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Appetite. 2006 May;46(3):309-17. Epub 2006 May 2.

'The weight of a thought': food-related thought suppression in obese and normal-weight youngsters.

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Department of Developmental, Personality and Social Psychology, Ghent University, Henri Dunantlaan 2, 9000 Ghent, Belgium.



The ironic processing theory by Wegner states that suppressing unwanted thoughts can be counterproductive because it leads to a rebound of these thoughts, eventually causing increased preoccupations. In line with this view, the present study examines the effects of suppressing food- and eating- related thoughts in obese and non-obese youngsters.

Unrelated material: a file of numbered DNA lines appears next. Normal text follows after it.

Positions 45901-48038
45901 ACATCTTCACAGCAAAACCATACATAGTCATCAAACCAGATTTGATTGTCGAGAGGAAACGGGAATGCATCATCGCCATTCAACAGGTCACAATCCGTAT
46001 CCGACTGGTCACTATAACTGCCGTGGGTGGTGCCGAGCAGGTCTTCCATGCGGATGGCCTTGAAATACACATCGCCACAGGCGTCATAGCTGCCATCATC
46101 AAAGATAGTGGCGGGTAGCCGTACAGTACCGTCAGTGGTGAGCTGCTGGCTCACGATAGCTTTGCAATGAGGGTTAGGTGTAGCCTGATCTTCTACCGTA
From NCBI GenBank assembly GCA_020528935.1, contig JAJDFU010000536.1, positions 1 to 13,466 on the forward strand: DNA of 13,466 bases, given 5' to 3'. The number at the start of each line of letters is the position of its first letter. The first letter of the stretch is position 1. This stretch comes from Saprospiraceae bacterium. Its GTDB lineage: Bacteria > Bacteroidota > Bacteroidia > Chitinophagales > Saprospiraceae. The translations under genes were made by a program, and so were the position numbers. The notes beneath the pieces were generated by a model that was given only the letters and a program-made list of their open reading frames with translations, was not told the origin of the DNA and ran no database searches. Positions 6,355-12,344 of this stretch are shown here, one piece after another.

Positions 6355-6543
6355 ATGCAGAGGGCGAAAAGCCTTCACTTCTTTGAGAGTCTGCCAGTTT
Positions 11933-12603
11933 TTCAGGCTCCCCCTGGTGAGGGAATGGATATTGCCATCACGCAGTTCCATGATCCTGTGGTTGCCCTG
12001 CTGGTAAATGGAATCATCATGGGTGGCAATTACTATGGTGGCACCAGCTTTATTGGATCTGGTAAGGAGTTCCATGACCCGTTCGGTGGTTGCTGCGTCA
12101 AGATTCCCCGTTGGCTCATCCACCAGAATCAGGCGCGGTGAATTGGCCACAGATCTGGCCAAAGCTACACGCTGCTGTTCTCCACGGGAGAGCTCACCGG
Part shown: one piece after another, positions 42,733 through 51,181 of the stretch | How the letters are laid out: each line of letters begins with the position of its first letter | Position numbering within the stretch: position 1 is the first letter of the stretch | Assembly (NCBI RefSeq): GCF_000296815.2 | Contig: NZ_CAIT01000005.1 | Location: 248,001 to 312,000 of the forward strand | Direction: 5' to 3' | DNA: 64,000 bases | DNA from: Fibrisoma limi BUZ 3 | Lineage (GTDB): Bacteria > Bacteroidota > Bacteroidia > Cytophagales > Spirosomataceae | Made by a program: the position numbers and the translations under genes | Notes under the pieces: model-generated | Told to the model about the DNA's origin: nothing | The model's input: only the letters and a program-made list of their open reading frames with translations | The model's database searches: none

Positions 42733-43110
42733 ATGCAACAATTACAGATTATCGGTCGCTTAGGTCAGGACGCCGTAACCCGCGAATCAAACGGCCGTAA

Ninety-seven clinically obese and non-obese boys and girls, with different levels of dietary restraint, were asked to monitor their thoughts about food for 5min, during three subsequent trial periods. Participants were instructed to suppress thoughts about food or to merely monitor them. The number of food-related thoughts was recorded across trials.


No indication was found for an overall post-suppression rebound effect. However, when examining subgroups of high and low restrained eaters, results showed that the obese high restrained eaters displayed a pattern that was indicative of a rebound effect for food-related thoughts. None of the other groups shared these effects.


The results corroborate the hypothesis that trying not to think about food and eating may be counterproductive, at least for a subgroup of clinically obese high restrained eaters. Thought suppression may be one of the factors contributing to acceleration and perpetuation of burdensome food-related thinking in clinically obese high restrained eaters.

[Indexed for MEDLINE]

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